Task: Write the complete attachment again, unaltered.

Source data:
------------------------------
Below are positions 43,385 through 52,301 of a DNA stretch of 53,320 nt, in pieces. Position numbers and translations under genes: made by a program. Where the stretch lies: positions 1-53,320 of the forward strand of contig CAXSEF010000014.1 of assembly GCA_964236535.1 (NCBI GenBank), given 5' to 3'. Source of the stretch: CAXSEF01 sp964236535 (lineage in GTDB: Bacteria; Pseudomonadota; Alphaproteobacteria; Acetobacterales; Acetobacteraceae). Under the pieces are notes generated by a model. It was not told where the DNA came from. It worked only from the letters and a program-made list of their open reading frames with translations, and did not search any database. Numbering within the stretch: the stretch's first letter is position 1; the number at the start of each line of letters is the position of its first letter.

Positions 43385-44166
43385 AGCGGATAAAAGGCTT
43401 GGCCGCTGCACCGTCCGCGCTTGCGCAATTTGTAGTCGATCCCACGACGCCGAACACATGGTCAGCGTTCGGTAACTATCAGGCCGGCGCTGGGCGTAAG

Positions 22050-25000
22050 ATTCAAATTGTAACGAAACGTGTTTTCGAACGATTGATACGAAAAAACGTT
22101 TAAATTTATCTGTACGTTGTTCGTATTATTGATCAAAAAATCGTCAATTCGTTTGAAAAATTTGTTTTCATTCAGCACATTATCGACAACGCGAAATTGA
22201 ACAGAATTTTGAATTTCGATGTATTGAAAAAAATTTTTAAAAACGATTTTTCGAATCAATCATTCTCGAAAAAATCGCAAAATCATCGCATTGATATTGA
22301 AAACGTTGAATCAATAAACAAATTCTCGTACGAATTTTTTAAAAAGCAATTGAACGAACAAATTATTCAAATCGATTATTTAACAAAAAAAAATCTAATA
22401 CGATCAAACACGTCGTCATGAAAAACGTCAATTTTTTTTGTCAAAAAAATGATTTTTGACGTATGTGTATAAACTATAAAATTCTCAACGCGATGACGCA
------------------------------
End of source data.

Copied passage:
Below are positions 43,385 through 52,301 of a DNA stretch of 53,320 nt, in pieces. Position numbers and translations under genes: made by a program. Where the stretch lies: positions 1-53,320 of the forward strand of contig CAXSEF010000014.1 of assembly GCA_964236535.1 (NCBI GenBank), given 5' to 3'. Source of the stretch: CAXSEF01 sp964236535 (lineage in GTDB: Bacteria; Pseudomonadota; Alphaproteobacteria; Acetobacterales; Acetobacteraceae). Under the pieces are notes generated by a model. It was not told where the DNA came from. It worked only from the letters and a program-made list of their open reading frames with translations, and did not search any database. Numbering within the stretch: the stretch's first letter is position 1; the number at the start of each line of letters is the position of its first letter.

Positions 43385-44166
43385 AGCGGATAAAAGGCTT
43401 GGCCGCTGCACCGTCCGCGCTTGCGCAATTTGTAGTCGATCCCACGACGCCGAACACATGGTCAGCGTTCGGTAACTATCAGGCCGGCGCTGGGCGTAAG

Positions 22050-25000
22050 ATTCAAATTGTAACGAAACGTGTTTTCGAACGATTGATACGAAAAAACGTT
22101 TAAATTTATCTGTACGTTGTTCGTATTATTGATCAAAAAATCGTCAATTCGTTTGAAAAATTTGTTTTCATTCAGCACATTATCGACAACGCGAAATTGA
22201 ACAGAATTTTGAATTTCGATGTATTGAAAAAAATTTTTAAAAACGATTTTTCGAATCAATCATTCTCGAAAAAATCGCAAAATCATCGCATTGATATTGA
22301 AAACGTTGAATCAATAAACAAATTCTCGTACGAATTTTTTAAAAAGCAATTGAACGAACAAATTATTCAAATCGATTATTTAACAAAAAAAAATCTAATA
22401 CGATCAAACACGTCGTCATGAAAAACGTCAATTTTTTTTGTCAAAAAAATGATTTTTGACGTATGTGTATAAACTATAAAATTCTCAACGCGATGACGCA